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Turkish alphabet

The Turkish alphabet is a Latin alphabet used for writing the Turkish language, consisting of 29 letters, seven of which (Ç, Ğ, I, İ, Ö, Ş, and Ü) have been modified from their Latin originals for the phonetic requirements of the language. This alphabet represents modern Turkish pronunciation with a high degree of accuracy and specificity. It is the current official alphabet and the latest in a series of distinct alphabets used in different eras.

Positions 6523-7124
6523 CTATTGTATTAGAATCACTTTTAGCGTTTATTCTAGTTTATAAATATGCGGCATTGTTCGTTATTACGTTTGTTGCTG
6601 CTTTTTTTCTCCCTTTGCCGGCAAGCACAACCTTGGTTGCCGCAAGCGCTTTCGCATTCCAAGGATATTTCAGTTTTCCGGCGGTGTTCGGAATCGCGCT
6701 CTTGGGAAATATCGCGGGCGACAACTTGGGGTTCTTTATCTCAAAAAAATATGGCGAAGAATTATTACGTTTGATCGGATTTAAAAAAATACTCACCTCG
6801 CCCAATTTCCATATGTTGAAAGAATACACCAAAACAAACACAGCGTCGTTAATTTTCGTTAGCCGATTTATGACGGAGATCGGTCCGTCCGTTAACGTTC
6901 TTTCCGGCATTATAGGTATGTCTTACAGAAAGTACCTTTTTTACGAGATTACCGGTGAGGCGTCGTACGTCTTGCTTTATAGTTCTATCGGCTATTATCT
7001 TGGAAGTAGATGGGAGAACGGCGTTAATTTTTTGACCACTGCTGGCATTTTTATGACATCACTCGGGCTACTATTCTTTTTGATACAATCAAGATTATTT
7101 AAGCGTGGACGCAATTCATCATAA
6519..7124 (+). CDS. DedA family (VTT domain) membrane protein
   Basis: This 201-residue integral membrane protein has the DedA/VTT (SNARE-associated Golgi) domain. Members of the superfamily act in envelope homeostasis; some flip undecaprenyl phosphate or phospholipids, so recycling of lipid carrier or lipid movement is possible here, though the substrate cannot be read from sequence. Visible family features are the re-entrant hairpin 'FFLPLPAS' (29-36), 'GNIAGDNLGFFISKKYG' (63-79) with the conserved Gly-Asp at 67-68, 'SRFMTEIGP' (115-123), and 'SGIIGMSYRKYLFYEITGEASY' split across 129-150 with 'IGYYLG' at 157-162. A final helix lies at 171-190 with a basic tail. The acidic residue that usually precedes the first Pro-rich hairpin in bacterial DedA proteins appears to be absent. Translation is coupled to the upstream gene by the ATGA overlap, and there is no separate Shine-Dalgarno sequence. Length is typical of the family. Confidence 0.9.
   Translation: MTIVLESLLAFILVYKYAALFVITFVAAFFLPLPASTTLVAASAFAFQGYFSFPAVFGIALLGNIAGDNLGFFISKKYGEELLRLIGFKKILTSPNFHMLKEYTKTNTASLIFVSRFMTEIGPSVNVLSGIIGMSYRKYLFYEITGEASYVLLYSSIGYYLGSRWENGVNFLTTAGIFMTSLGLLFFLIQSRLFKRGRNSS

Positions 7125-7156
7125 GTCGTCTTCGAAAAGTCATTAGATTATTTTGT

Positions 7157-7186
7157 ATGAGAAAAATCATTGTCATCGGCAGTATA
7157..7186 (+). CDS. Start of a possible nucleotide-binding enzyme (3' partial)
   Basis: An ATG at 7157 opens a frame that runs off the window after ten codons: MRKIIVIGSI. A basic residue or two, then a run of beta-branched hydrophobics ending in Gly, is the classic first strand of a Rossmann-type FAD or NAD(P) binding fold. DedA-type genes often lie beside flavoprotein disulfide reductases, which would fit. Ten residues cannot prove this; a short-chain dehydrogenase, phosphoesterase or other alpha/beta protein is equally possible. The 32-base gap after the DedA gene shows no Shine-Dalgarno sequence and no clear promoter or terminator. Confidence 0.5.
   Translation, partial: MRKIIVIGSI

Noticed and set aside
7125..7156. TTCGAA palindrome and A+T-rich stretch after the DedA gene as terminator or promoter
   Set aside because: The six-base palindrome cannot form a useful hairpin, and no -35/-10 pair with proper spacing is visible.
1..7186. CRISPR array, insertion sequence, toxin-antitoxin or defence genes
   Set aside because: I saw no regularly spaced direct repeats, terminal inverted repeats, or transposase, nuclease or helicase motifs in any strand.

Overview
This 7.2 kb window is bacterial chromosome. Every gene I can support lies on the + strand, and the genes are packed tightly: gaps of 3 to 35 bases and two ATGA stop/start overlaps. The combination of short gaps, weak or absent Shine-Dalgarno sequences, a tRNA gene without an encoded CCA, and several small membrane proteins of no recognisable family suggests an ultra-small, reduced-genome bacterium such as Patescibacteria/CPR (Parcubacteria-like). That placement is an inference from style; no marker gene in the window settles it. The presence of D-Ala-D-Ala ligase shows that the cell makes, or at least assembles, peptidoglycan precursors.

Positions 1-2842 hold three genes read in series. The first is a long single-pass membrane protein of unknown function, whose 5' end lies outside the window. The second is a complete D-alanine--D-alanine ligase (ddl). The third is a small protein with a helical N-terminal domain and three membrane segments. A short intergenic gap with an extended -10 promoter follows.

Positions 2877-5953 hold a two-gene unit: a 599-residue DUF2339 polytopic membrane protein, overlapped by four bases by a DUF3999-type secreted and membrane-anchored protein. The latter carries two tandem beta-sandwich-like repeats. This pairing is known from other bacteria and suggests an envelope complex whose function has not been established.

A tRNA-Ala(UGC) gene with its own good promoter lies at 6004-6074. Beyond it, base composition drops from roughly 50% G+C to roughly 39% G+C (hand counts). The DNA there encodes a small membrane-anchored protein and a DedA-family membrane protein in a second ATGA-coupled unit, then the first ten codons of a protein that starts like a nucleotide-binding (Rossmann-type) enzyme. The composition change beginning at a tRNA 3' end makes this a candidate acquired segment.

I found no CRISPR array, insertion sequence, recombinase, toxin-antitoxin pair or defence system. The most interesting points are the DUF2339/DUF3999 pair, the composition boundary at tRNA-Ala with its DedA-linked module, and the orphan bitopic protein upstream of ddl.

Until 1928, Turkish was written with a version of the Perso-Arabic script known as the Ottoman Turkish script. In 1928, as part of his efforts to modernise Turkey, Mustafa Kemal Atatürk issued a decree replacing the Arabic script with a version of the Latin alphabet, which has been used ever since. Nowadays, only scholars and those who learnt to read before 1928 can read Turkish written in the Arabic script.